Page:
home after 2 years.  Future home value in 2 years is 163,438.17
Cost = down+cc + all-pymts - tax-savgs - pv(fut-home-value - remaining
= 10,000 + 31,849.52 - 4,156.81 - pv(163,438.17 - 137,563.91)
= 10,000 + 31,849.52 - 4,156.81 - 23,651.27
= 14,041.44

4.6 Short-term example Nr.  2 of buying: 2% apprecation
All numbers are the same as long-term example Nr.  4, but you sell the
home after 2 years.  Future home value in 2 years is 150,912.54
Cost = down+cc + all-pymts - tax-savgs - pv(fut-home-value - remaining
= 10,000 + 31,849.52 - 4,156.81 - pv(150912.54 - 137,563.91)
= 10,000 + 31,849.52 - 4,156.81 - 12,201.78
= 25,490.93

5.  A Question

Q: Is it true that you can usually rent for less than buying?

Answer 1: It depends.  It isn't a binary state.  It is a fairly complex
set of relationships. 

In large metropolitan areas, where real estate is generally much more
expensive than elsewhere, then it is usually better to rent, unless you
get a good appreciation rate or if you are going to own for a long
period of time.  It depends on what you can rent and what you can buy. 
In other areas, where real estate is relatively cheap, I would say it is
probably better to own. 

On the other hand, if you are currently at a market peak and the country
is about to go into a recession it is better to rent and let property
values and rent fall.  If you are currently at the bottom of the market
and the economy is getting better then it is better to own. 

Answer 2: When you rent from somebody, you are paying that person to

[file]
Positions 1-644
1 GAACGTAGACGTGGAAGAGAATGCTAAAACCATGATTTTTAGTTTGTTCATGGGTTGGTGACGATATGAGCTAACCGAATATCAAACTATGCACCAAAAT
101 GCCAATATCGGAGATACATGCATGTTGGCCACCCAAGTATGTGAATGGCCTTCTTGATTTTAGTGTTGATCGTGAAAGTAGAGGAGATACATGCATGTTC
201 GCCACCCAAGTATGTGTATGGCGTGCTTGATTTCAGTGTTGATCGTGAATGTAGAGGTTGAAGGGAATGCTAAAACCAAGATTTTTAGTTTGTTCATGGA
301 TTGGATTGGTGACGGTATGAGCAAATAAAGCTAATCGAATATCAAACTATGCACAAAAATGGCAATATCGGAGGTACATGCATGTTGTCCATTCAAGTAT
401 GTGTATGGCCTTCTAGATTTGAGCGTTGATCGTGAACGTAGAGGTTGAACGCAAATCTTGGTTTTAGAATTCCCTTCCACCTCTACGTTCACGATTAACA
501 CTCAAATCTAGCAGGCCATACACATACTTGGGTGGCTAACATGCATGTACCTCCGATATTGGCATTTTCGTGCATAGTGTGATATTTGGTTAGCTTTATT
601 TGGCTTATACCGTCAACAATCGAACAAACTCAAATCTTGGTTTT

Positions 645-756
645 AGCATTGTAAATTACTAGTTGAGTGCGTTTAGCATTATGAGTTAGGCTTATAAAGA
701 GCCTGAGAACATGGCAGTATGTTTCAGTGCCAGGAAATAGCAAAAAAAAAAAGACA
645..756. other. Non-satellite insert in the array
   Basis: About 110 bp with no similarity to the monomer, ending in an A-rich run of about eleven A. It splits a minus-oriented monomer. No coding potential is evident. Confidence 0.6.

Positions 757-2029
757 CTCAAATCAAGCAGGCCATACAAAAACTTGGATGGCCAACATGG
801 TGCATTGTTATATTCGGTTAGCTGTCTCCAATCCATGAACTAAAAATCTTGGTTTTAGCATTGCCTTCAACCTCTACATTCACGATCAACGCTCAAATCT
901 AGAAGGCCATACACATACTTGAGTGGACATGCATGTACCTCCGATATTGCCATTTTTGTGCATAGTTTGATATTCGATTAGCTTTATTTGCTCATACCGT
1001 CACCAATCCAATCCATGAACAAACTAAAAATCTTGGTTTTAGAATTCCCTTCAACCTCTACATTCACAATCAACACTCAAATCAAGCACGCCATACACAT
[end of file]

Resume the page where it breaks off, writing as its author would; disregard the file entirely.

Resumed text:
assume the risk of homeownership.  Landlords are renting out property
with the long term goal of making money.  They aren't renting out
property because they want to do their renters any special favors.  This
suggests to me that it is generally better to own. 

6.  Conclusion

Once again, the three important factors that affect the analysis the
most are cash flows, term, and appreciation.  If the relative cash flows
are basically the same, then the other two factors affect the analysis
the most. 

The longer you hold the house, the less appreciation you need to beat
renting.  This relationship always holds, however, the scale changes. 
For shorter holding periods you also face a risk of market downturn.  If
there is a substantial risk of a market downturn you shouldn't buy a
house unless you are willing to hold the house for a long period. 

If you have a nice cheap rent controlled apartment, then you should
probably not buy. 

There are other variables that affect the analysis, for example, the
inflation rate.  If the inflation rate increases, the rental scenario
tends to get much worse, while the ownership scenario tends to look

--------------------Check for updates------------------

Subject: Regulation - Accredited Investor

Last-revised: 1 May 2000
Contributed-By: Chris Lott ( contact me )

The SEC has established criteria for preventing people who perhaps